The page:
“I didn’t have to take emergency contraceptives, and I’m pretty bad with my usual medications. I know I have to take them every day, but I work or do something It’s easy to forget, “says Jenna (18) of Sheffield.
“After I forgot to take it, I slept with a guy. It wasn’t planned, it was completely spontaneous. I was playing in my head and online the next day I checked if I needed an emergency contraceptive. The NHS website states that if you miss a few days of daily pills, you will be required to seek emergency contraception. I also talked to her friend, and she told me to go to the pharmacy anyway. “”
Jenna went to a supermarket pharmacy and was taken to her doctor’s office. Her pharmacist asked her why she needed emergency contraceptives, and she explained that she didn’t want to risk because she missed regular contraception for several days.
The women we talked to were worried about how pharmacists responded to emergency contraceptive demands (model-specific images).
“He actually fired me and told me I would probably recover,” he recalls. “I told him I wanted to finish my research and get ready. I paid more than happiness for it! He kept telling me it was okay, nothing more .. Then he told me to give up the rest of the day. ”
Jenna went to another pharmacy later that day and they gave her her emergency contraceptive pills without any problems. She told her pharmacist about the incident in the supermarket and told her that she had the right to refuse emergency contraceptive pills if she was fighting their morals.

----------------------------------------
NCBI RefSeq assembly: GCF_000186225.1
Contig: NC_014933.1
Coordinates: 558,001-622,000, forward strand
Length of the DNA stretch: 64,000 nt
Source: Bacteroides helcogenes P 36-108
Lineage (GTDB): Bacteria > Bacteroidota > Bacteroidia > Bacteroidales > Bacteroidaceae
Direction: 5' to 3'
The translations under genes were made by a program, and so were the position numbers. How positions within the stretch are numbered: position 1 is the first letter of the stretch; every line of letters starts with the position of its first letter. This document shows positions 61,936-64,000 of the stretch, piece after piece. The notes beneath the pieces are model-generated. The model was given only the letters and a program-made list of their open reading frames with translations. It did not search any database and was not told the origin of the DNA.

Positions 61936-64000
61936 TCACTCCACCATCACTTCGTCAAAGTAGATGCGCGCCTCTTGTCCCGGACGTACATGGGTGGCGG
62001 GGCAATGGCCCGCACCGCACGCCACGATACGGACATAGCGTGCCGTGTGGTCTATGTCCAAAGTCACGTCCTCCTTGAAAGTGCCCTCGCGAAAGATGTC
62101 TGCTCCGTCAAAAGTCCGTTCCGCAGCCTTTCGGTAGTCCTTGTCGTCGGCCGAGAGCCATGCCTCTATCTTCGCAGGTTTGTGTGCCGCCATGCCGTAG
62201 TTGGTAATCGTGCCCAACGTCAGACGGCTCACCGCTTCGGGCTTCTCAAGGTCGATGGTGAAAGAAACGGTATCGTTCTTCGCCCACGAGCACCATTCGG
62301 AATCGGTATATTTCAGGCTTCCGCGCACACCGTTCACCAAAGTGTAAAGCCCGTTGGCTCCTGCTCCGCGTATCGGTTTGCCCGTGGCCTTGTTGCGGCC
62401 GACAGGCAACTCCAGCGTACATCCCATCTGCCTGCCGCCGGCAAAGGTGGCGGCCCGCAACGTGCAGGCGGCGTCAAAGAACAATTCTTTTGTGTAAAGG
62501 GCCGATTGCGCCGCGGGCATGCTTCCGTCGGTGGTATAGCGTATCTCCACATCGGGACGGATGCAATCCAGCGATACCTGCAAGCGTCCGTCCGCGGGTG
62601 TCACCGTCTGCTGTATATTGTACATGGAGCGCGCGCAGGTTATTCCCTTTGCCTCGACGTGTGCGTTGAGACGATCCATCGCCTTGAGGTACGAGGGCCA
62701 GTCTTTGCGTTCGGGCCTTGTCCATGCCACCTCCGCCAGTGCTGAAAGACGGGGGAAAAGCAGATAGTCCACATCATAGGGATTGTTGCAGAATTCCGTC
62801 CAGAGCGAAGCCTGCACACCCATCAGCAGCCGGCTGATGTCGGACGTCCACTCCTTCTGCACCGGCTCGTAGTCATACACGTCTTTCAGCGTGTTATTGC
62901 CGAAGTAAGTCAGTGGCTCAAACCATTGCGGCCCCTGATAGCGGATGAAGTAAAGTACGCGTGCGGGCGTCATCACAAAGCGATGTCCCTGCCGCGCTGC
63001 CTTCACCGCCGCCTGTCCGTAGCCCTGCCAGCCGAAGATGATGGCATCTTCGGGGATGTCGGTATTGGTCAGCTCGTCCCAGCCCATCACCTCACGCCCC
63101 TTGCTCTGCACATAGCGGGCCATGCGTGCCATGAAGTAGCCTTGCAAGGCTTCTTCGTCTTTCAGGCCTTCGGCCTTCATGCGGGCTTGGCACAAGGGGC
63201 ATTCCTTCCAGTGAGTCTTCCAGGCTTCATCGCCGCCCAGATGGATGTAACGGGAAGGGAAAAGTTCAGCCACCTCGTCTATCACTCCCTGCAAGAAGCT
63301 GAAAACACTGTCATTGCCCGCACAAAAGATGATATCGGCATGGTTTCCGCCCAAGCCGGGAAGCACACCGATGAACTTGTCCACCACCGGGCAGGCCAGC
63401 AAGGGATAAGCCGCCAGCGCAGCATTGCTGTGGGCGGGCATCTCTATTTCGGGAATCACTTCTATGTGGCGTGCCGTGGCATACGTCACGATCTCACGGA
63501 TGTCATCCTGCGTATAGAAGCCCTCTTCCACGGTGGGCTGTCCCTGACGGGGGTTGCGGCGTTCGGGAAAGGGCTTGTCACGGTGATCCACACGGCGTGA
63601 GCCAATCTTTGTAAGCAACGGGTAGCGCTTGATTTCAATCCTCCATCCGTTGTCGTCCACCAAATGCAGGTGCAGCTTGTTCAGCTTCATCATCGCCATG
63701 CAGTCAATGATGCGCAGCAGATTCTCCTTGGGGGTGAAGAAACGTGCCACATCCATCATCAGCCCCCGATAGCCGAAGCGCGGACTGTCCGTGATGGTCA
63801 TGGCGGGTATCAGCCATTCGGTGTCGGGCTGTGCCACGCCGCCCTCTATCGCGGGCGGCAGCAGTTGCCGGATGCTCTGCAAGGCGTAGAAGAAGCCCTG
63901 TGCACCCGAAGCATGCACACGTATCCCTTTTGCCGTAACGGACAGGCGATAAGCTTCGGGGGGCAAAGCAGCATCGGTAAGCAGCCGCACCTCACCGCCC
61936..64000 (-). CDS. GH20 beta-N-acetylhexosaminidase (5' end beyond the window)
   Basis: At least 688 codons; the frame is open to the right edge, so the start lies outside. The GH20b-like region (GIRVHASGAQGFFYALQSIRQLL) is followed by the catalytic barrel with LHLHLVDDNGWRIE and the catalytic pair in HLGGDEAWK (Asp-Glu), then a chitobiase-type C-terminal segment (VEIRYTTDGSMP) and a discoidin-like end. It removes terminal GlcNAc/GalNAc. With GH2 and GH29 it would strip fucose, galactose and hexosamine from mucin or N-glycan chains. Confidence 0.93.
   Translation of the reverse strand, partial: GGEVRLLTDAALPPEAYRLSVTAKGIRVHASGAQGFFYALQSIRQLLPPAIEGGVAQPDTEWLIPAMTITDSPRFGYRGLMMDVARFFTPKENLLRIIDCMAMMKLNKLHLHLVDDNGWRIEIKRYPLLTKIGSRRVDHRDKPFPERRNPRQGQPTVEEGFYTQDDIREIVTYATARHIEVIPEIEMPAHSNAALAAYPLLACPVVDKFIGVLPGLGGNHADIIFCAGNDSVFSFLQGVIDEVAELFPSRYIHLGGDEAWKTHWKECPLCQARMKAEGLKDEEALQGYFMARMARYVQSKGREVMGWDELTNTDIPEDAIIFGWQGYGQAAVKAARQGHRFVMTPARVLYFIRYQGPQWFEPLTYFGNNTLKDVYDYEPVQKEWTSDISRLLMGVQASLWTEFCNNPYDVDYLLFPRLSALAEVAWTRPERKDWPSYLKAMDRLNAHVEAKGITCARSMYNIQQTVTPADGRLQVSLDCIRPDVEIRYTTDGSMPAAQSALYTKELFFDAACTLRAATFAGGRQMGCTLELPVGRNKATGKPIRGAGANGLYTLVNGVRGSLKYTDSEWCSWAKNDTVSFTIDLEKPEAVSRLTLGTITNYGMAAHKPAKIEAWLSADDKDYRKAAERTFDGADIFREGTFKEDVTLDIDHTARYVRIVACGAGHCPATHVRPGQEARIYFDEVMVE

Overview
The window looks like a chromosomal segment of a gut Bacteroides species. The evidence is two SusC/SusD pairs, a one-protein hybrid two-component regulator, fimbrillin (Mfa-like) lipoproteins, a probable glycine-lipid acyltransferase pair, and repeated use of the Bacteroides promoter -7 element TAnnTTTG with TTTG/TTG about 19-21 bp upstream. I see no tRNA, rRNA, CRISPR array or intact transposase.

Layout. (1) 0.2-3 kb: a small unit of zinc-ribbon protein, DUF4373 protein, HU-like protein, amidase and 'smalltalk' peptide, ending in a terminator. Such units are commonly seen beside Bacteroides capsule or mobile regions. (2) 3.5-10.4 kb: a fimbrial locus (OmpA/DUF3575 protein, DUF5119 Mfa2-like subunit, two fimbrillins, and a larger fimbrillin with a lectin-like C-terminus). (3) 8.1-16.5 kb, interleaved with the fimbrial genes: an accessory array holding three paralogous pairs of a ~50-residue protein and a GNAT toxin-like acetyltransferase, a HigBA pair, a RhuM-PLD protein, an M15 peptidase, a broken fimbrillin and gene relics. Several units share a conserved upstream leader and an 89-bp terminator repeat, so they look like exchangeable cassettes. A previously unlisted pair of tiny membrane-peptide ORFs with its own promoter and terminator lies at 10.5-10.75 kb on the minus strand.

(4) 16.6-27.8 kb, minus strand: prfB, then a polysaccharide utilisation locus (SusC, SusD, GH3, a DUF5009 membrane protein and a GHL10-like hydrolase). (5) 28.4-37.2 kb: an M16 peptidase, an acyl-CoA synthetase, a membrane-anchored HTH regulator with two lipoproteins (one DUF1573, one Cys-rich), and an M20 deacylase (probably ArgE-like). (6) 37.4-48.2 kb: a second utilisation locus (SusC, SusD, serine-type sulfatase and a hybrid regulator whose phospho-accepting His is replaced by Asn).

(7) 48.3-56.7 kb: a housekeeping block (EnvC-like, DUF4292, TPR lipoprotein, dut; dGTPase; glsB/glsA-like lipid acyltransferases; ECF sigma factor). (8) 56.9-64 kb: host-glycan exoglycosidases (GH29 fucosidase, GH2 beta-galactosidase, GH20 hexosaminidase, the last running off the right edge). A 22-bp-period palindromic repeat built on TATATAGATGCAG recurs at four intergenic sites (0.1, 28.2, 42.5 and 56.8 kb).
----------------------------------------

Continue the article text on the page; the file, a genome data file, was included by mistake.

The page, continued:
“It may have happened,” he says. But that really hit my confidence. Fortunately, no emergency contraception has been needed since then. Next time I was away from the supermarket pharmacy. I would rather go to a clinic or hospital. “”
In a statement, the University of Sexual and Reproductive Health states:’We acknowledge that there are different opinions among sexual and reproductive health professionals. However, what is best for the patient should always be the focus of decision making.
For this reason, if a healthcare professional decides not to prescribe contraception because of personal beliefs, they should arrange for a colleague to prescribe it immediately.
“It is important that these arrangements never represent a moral judgment for the patient.”
The name has changed. This article was revised on 09/24/21 to attribute the closure statement to the Faculty of Sexual Health and Reproductive Health. In previous versions, it was mistakenly attributed to the Royal College of Obstetrics and Gynecology.